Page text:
sediment

noun
sed·​i·​ment | \ˈse-də-mənt \

Definition of sediment 

(Entry 1 of 2)

1 : the matter that settles to the bottom of a liquid

2 : material deposited by water, wind, or glaciers

sediment

verb
sed·​i·​ment | \ˈse-də-ˌment \
sedimented; sedimenting; sediments

Definition of sediment (Entry 2 of 2)

transitive verb

: to deposit as sediment

intransitive verb

1 : to settle to the bottom in a liquid

2 : to deposit sediment

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Synonyms & Antonyms for sediment

Synonyms: Noun

deposit, deposition, dregs, grounds, precipitate, settlings

Synonyms: Verb

lay, settle

Antonyms: Verb

raise

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Examples of sediment in a Sentence

Noun

There was a layer of sediment in the bottom of the tank. the sediment at the bottom of the river needs to be routinely dredged so that it doesn't interfere with barge traffic

Verb

the water flowing into the reservoir is sedimenting silt faster than was originally expected
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Recent Examples on the Web: Noun

Waves whipped up by Ivan triggered an underwater mudslide that buried a cluster of oil wells under treacherous mounds of sediment. Jeff Amy, The Seattle Times, "Federal lawyers: Gulf oil leak spills much more than thought," 17 Sep. 2018 Fine sediments, suspended in the water, give rivers their muddy hue. Barbara Fraser, Discover Magazine, "Understanding the Amazon By Digging Into the Ground Beneath It," 28 Sep. 2018 Cook the curvy pink crustaceans in hot oil first, then remove them from the pan and build the sauce in the shrimpy pan sediment. Sheryl Julian, BostonGlobe.com, "Recipe: Toss spicy Italian puttanesca with shrimp and angel hair in this sublime summer dish," 18 June 2018 Fat molecules left in sediments by plants and microbes that lived at the time. Howard Lee, Ars Technica, "What happened last time it was as warm as it’s going to get later this century?," 18 June 2018 The strength of the rock, cliff height, sediment composition, the slope of the beach, the slope of the seafloor, wave action, human intervention and other variables come with their own uncertainties. Rosanna Xia, latimes.com, "Southern California's coastal communities could lose 130 feet of cliffs this century as sea levels rise," 27 June 2018 Construction will include grading, erosion control, removal and replacement of curb and gutter, backfilling, and sediment removal. Karen Huppertz, ajc, "Lawrenceville approves emergency replacement of Thornbush Tr. culvert," 11 June 2018 Flatland consultant David Heilman recommended the riffle modification, which involves installing a sloping stepping stone system that mimics the elevation of the dam, but allows fish and sediment to wash over it. Carole Carlson, Post-Tribune, "Lake Station dam option retains river culture," 16 May 2018 Environmental agencies on Friday were investigating why workers at a construction site were pumping a slurry of water and sediment directly into the Chicago River, creating a cloudy plume beneath the Randolph Street bridge. Peter Kendall, chicagotribune.com, "Caught on camera: Worker pumps slurry into Chicago River, and now regulators are investigating," 15 June 2018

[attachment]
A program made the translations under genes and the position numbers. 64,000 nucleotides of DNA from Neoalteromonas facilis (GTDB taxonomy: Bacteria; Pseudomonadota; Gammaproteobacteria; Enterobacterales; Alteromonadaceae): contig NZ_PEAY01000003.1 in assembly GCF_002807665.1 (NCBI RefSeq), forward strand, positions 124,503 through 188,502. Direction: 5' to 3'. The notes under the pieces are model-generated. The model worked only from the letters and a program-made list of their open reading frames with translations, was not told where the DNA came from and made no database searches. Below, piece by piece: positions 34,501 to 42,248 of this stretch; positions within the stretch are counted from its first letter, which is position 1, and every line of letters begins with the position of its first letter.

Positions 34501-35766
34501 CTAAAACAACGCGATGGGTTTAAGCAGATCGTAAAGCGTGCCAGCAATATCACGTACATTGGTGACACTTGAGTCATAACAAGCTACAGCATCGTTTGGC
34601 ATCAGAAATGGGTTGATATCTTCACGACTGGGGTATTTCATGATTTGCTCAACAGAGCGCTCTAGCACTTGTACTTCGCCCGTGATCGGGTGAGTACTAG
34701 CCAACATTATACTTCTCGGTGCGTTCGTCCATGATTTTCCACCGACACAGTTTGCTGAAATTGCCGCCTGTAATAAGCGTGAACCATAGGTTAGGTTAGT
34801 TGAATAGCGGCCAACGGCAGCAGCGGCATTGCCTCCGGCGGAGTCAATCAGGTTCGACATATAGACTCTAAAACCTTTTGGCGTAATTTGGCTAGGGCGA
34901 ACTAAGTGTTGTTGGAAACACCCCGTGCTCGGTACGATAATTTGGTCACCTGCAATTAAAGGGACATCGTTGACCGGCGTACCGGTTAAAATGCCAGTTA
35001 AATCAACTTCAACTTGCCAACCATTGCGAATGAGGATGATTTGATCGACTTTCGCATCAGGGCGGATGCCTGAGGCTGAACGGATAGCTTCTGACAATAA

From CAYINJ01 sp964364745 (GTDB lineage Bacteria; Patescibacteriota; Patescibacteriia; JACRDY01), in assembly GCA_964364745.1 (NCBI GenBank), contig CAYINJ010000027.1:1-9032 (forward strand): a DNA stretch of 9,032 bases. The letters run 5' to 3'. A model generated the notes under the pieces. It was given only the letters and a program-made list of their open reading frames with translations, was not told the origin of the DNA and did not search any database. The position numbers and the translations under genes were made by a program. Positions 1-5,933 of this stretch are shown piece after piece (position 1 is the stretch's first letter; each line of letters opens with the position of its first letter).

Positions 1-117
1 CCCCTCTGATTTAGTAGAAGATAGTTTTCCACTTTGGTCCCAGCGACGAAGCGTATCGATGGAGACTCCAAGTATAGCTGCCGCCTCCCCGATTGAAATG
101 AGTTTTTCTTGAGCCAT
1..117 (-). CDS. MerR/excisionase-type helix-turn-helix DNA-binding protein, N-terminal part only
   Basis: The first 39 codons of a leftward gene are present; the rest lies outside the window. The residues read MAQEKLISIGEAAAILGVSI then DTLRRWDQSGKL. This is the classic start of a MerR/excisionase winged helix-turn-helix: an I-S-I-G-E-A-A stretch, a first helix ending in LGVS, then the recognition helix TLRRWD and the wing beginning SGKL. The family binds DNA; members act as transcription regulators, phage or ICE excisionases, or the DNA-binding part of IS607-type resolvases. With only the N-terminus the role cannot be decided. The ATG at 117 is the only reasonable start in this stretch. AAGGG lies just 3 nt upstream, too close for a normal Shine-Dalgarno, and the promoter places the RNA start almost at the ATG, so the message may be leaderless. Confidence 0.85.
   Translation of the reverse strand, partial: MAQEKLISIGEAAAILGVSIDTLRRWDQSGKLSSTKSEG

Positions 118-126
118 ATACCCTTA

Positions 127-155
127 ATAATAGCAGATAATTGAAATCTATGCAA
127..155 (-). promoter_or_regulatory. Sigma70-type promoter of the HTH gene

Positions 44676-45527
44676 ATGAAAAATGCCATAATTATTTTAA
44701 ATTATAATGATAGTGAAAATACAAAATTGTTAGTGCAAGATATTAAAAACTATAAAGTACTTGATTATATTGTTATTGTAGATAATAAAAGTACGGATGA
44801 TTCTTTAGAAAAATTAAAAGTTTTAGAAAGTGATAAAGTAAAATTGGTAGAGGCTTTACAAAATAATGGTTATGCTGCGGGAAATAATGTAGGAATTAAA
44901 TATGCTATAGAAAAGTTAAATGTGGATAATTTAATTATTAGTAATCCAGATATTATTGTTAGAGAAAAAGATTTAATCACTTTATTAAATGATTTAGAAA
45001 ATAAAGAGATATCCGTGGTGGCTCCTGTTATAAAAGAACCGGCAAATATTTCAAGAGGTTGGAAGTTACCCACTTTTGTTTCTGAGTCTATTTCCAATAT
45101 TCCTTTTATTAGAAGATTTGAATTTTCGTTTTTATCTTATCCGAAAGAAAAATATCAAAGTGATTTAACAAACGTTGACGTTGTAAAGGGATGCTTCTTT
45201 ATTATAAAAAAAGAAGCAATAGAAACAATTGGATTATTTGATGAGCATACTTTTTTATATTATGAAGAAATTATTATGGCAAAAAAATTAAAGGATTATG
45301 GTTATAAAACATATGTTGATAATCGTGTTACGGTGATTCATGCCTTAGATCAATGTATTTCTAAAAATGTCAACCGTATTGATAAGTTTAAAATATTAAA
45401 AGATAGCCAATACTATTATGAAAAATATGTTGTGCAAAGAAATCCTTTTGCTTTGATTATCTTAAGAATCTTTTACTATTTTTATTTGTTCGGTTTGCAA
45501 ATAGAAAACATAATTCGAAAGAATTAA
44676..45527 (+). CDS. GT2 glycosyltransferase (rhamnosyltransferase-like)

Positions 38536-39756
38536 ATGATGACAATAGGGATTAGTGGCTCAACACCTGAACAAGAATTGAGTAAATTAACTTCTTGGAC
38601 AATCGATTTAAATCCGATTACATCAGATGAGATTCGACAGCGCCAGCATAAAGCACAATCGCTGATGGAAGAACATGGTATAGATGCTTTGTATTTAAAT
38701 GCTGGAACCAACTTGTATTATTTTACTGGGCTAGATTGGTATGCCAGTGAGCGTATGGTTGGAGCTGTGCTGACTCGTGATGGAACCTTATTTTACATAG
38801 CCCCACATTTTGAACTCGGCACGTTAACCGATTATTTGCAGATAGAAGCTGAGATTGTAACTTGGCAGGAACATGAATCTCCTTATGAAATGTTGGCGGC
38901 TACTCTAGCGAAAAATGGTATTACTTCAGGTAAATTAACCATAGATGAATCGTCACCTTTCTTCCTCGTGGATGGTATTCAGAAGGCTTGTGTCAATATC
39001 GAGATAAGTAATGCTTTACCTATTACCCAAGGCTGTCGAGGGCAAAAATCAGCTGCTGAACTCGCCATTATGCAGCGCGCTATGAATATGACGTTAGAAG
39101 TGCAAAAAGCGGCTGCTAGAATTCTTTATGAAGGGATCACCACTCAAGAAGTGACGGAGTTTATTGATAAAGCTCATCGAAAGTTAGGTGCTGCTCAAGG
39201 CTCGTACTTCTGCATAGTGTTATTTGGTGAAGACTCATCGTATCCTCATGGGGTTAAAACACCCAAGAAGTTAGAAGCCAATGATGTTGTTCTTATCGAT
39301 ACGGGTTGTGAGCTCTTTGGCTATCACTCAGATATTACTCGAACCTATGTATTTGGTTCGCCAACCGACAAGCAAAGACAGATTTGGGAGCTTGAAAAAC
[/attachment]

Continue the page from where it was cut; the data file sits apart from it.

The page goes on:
Recent Examples on the Web: Verb

The cores, presented here today at the annual meeting of the Geological Society of America, were captured at the farthest extent of the ash’s reach, recorded as wisps of tephra in finely sedimented, ancient mud uplifted near the ocean floor. Paul Voosen, Science | AAAS, "Yellowstone’s massive volcano could erupt more frequently than scientists thought," 25 Oct. 2017

These example sentences are selected automatically from various online news sources to reflect current usage of the word 'sediment.' Views expressed in the examples do not represent the opinion of Merriam-Webster or its editors. Send us feedback.

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First Known Use of sediment

Noun

1547, in the meaning defined at sense 1

Verb

1859, in the meaning defined at transitive sense

History and Etymology for sediment

Noun

Latin sedimentum settling, from sedēre to sit, sink down

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Statistics for sediment

Last Updated

28 Nov 2018

Look-up Popularity

Time Traveler for sediment

The first known use of sediment was in 1547

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More Definitions for sediment

sediment

noun

English Language Learners Definition of sediment

: material that sinks to the bottom of a liquid

: material (such as stones and sand) that is carried into water by water, wind, etc.

sediment

noun
sed·​i·​ment | \ˈse-də-mənt \

Kids Definition of sediment

1 : the material from a liquid that settles to the bottom

2 : material (as stones and sand) carried onto land or into water by water, wind, or a glacier

sediment

noun
sed·​i·​ment | \ˈsed-ə-mənt \

Medical Definition of sediment 

(Entry 1 of 2)

: the matter that settles to the bottom of a liquid

sediment

transitive verb
sed·​i·​ment | \-ˌment \

Medical Definition of sediment (Entry 2 of 2)

: to deposit as sediment the synaptosomes were sedimented by centrifugation

intransitive verb

1 : to settle to the bottom in a liquid let the red blood cells sediment for 30 minutes

2 : to deposit sediment

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Comments on sediment

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